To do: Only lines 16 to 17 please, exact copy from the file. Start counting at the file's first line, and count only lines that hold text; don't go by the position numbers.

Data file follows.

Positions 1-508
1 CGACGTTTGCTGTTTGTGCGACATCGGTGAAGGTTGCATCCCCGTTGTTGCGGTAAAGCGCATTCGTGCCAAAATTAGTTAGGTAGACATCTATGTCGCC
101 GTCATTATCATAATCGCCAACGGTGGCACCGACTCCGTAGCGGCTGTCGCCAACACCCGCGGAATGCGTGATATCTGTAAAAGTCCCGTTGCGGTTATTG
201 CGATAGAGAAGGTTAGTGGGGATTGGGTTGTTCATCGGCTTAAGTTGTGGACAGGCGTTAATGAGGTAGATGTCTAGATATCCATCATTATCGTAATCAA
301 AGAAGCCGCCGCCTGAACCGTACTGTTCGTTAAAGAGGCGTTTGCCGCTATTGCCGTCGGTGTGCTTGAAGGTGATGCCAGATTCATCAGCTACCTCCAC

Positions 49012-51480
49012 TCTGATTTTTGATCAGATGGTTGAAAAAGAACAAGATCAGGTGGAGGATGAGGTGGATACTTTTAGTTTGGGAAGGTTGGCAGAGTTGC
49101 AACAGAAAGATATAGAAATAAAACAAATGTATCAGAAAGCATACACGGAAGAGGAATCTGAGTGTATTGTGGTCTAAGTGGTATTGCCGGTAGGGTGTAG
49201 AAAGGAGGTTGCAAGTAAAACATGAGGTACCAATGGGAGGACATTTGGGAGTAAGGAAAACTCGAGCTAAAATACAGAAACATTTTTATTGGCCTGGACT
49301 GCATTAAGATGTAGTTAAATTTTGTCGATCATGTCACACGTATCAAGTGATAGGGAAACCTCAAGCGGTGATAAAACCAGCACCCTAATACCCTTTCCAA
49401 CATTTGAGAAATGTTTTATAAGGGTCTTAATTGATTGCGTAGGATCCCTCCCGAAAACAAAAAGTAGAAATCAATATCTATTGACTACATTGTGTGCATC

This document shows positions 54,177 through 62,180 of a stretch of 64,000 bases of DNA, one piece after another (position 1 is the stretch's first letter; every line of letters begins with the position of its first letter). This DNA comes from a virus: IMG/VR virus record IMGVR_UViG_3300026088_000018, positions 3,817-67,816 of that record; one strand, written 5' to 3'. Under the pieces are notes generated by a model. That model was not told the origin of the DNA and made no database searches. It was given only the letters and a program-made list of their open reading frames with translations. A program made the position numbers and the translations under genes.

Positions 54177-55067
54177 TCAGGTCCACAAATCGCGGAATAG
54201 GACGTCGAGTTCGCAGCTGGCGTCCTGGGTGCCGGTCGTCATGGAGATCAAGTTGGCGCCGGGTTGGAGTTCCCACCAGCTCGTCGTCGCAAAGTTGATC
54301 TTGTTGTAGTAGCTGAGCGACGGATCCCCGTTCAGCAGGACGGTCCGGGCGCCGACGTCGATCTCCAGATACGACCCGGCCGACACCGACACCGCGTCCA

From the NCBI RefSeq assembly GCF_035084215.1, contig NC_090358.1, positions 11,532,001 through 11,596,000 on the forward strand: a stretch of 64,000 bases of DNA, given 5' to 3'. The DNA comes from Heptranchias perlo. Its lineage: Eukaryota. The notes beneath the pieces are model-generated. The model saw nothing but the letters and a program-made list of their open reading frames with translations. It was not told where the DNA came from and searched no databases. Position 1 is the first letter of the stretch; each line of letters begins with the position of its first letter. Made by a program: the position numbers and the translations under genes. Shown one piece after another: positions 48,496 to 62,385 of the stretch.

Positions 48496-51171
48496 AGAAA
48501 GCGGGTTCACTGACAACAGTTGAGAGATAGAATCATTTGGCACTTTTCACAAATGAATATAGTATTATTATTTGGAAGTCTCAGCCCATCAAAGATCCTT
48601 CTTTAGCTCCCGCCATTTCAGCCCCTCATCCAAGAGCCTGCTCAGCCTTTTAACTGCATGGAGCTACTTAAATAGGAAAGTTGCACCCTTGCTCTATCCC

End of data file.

54301 TTGTTGTAGTAGCTGAGCGACGGATCCCCGTTCAGCAGGACGGTCCGGGCGCCGACGTCGATCTCCAGATACGACCCGGCCGACACCGACACCGCGTCCA

From the NCBI RefSeq assembly GCF_035084215.1, contig NC_090358.1, positions 11,532,001 through 11,596,000 on the forward strand: a stretch of 64,000 bases of DNA, given 5' to 3'. The DNA comes from Heptranchias perlo. Its lineage: Eukaryota. The notes beneath the pieces are model-generated. The model saw nothing but the letters and a program-made list of their open reading frames with translations. It was not told where the DNA came from and searched no databases. Position 1 is the first letter of the stretch; each line of letters begins with the position of its first letter. Made by a program: the position numbers and the translations under genes. Shown one piece after another: positions 48,496 to 62,385 of the stretch.